Do We Have an Obligation to Eat Animals? No.

Gary L. Francione
17 min readFeb 14, 2022
If only they could talk, they would say, “thank you for discharging your duty to kill and eat us.” (By Watershed Post — Meat hanging in the first cooler room of the processing facility, CC BY 2.0, https://commons.wikimedia.org/w/index.php?curid=18597099)

The history of human thinking about animal ethics is littered with a great many examples of smart people engaging in reasoning that is anything but smart in order to justify continuing to exploit animals. Indeed, animal ethics provides what might be the greatest example of how self-interest — in particular gustatory self-interest — can deaden even the keenest intellectual faculties. A recent example of this tragic phenomenon is found in an Aeon essay, “Why You Should Eat Meat,” by Nick Zangwill. (The Aeon essay is a shorter version of the argument that Zangwill made in “Our Moral Duty to Eat Animals,” published in the Journal of the American Philosophical Association.) Zangwill is a respected philosopher who claims that if we care about animals, we have a moral obligation to eat them. But just as Zangwill thinks we have a duty to eat animals, I think I have a duty to point out that Zangwill’s arguments in support of animal use are just plain bad. In this essay, I will focus primarily on Zangwill’s Aeon essay.

Zangwill maintains not just that it is permissible to eat animals; he says that, if we care about animals, we are obligated to breed, raise, kill, and eat animals. His argument for this involves an appeal to history: “Breeding and eating animals is a very long-standing cultural institution that is a mutually beneficial relationship between human beings and animals.” According to Zangwill, this cultural institution has involved providing a good life to animals and food for humans, and he believes that we have an obligation to perpetuate this as a way of honoring that mutually beneficial tradition. He says that those of us who do not eat animals are acting wrongly and are letting the animals down. He says that “[v]egetarians and vegans are the natural enemies of domesticated animals that are bred to be eaten.” The idea that domesticated animals owe their existence to those who consume them is not new. Sir Leslie Stephen, English author and father of Virginia Wolff, wrote in 1896: “The pig has a stronger interest than anyone in the demand for bacon. If all the world were Jewish, there would be no pigs at all.” Stephen did not, as far as I am aware, take the additional step that Zangwill does and claim that at least non-Jews have a moral obligation to eat pigs.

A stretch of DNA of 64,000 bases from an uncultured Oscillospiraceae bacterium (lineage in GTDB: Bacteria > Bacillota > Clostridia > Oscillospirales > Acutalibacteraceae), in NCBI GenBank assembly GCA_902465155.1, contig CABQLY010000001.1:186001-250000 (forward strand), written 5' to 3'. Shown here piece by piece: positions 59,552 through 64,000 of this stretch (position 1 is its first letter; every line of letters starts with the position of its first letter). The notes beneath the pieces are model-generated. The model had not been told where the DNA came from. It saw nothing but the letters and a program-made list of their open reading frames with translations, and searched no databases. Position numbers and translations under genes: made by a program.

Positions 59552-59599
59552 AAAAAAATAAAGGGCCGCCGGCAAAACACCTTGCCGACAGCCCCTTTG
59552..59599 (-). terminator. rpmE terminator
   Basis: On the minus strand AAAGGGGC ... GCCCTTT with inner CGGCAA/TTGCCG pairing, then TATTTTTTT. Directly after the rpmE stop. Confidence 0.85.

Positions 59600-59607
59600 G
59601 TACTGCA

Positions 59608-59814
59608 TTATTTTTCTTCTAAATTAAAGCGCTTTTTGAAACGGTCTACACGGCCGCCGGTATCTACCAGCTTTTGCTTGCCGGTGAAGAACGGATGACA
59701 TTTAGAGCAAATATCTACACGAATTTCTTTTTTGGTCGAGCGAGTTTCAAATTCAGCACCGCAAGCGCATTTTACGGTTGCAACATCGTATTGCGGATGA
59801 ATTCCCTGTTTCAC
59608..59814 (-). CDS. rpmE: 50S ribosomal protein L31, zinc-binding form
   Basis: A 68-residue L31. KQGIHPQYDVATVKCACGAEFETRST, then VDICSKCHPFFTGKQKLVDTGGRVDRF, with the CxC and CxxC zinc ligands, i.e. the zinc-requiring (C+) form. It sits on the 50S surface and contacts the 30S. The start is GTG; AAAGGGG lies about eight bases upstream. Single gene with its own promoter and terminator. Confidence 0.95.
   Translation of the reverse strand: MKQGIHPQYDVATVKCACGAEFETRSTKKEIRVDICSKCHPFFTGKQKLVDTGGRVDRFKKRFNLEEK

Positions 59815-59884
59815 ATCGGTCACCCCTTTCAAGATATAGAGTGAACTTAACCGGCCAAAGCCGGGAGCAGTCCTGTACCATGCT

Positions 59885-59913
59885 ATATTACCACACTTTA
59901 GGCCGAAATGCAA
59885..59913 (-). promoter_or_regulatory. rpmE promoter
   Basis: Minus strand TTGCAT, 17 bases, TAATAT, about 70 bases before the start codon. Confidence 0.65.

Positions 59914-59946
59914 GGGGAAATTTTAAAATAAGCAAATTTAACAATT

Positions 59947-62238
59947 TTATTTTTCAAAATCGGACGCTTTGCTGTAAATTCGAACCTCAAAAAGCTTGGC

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Gary L. Francione

Gary L. Francione is Board of Governors Distinguished Professor of Law at Rutgers University and Visiting Professor of Philosophy at the University of Lincoln.